PIK3CA Cooperates With KRAS to Promote MYC Activity and Tumorigenesis via the Bromodomain Protein BRD9

Cancers (Basel). 2019 Oct 24;11(11):1634. doi: 10.3390/cancers11111634.


Tumor formation is generally linked to the acquisition of two or more driver genes that cause normal cells to progress from proliferation to abnormal expansion and malignancy. In order to understand genetic alterations involved in this process, we compared the transcriptomes of an isogenic set of breast epithelial cell lines that are non-transformed or contain a single or double knock-in (DKI) of PIK3CA (H1047R) or KRAS (G12V). Gene set enrichment analysis revealed that DKI cells were enriched over single mutant cells for genes that characterize a MYC target gene signature. This gene signature was mediated in part by the bromodomain-containing protein 9 (BRD9) that was found in the SWI-SNF chromatin-remodeling complex, bound to the MYC super-enhancer locus. Small molecule inhibition of BRD9 reduced MYC transcript levels. Critically, only DKI cells had the capacity for anchorage-independent growth in semi-solid medium, and CRISPR-Cas9 manipulations showed that PIK3CA and BRD9 expression were essential for this phenotype. In contrast, KRAS was necessary for DKI cell migration, and BRD9 overexpression induced the growth of KRAS single mutant cells in semi-solid medium. These results provide new insight into the earliest transforming events driven by oncoprotein cooperation and suggest BRD9 is an important mediator of mutant PIK3CA/KRAS-driven oncogenic transformation.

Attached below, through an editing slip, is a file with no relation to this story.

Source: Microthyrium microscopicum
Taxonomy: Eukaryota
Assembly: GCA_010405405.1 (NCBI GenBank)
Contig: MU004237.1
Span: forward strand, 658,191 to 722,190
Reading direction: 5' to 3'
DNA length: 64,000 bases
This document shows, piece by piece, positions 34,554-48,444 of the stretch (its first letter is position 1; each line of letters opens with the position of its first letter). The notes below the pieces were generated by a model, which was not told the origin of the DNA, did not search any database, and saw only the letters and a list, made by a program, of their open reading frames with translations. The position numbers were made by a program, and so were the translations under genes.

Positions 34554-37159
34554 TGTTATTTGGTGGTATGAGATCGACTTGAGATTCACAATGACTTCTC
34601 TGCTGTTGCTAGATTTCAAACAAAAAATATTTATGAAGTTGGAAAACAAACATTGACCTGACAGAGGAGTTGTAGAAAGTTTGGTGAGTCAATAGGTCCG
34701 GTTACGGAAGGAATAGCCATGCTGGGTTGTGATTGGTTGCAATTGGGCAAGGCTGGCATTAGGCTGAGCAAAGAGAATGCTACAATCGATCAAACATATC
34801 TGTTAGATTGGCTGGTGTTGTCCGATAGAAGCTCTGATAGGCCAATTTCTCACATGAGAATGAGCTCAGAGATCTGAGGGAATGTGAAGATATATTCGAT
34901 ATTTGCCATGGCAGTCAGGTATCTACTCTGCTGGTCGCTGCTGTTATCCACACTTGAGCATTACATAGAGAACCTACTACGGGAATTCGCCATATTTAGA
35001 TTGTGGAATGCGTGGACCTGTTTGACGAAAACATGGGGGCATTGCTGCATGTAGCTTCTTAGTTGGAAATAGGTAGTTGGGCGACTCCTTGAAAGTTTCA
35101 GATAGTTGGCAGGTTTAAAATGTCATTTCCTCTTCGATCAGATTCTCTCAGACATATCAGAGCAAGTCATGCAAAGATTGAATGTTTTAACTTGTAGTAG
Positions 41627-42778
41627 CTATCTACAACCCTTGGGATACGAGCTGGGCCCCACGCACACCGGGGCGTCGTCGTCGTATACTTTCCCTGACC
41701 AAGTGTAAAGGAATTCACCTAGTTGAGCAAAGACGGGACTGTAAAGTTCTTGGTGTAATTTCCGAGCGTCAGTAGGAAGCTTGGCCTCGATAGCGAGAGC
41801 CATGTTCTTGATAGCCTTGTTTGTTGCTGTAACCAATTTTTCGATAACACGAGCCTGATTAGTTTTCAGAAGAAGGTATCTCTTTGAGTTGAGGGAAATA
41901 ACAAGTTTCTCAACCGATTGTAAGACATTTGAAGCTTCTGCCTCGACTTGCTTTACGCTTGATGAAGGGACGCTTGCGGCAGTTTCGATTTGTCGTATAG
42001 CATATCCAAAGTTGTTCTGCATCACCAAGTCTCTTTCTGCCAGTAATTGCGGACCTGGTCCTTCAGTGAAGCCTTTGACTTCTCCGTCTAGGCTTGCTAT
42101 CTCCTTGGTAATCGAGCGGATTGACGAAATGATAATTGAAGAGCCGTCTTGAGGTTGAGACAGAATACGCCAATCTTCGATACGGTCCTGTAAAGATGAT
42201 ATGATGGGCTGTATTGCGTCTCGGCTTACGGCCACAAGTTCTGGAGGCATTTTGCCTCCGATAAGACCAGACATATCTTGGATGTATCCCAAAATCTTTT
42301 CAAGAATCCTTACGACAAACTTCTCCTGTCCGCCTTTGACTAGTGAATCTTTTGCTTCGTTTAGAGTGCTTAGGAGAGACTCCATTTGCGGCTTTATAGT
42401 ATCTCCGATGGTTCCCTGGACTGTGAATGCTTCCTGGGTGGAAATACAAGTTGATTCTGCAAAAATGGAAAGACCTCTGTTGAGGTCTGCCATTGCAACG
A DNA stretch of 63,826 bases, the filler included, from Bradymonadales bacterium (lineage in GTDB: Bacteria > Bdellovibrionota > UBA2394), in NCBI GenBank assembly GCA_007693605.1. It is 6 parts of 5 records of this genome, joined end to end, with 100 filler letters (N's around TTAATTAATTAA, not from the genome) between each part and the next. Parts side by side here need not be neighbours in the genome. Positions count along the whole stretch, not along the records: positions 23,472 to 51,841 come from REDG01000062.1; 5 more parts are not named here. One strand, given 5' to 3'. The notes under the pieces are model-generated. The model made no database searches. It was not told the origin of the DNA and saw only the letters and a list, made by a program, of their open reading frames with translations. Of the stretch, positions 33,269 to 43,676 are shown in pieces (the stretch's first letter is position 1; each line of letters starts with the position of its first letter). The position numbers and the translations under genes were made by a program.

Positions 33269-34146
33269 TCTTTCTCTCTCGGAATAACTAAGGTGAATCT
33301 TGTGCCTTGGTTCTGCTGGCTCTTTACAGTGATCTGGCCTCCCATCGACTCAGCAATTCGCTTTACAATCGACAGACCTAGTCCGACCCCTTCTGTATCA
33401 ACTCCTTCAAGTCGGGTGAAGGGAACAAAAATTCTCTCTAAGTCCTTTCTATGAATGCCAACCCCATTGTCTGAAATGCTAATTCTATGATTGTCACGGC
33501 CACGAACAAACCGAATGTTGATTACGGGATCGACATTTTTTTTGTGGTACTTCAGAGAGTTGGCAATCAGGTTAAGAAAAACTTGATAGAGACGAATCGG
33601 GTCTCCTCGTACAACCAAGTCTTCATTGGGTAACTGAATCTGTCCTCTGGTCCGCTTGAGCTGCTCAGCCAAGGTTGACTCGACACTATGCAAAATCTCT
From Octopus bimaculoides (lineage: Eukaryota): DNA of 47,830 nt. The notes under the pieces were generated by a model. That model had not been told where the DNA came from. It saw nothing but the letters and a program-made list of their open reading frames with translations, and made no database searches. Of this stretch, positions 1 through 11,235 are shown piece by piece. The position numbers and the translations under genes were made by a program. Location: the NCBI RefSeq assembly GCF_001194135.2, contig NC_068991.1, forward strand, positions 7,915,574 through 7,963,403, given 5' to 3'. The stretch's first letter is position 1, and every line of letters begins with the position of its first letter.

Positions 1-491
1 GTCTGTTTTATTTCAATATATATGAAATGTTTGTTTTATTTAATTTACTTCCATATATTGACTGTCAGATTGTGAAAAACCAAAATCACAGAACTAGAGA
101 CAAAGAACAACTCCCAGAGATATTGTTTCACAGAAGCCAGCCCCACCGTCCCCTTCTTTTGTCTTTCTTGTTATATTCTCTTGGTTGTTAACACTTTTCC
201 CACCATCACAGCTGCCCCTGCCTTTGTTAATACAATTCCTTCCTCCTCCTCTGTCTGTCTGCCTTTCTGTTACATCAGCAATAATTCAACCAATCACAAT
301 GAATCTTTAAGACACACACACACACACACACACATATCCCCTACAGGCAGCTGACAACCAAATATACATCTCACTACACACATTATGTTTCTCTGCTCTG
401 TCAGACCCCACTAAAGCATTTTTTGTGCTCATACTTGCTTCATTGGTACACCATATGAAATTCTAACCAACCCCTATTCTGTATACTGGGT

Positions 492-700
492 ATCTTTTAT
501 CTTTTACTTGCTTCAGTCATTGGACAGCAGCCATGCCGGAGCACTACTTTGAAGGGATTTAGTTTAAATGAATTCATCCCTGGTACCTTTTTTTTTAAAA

Keywords: CRISPR-Cas9; GTPase Kras (KRAS); MYC (c-Myc); bromodomain-containing protein 9 (BRD9); chromatin remodeling; oncogene; phosphatidylinositol 3-kinase (PI 3-kinase); transcriptomics; transformation; tumor cell biology.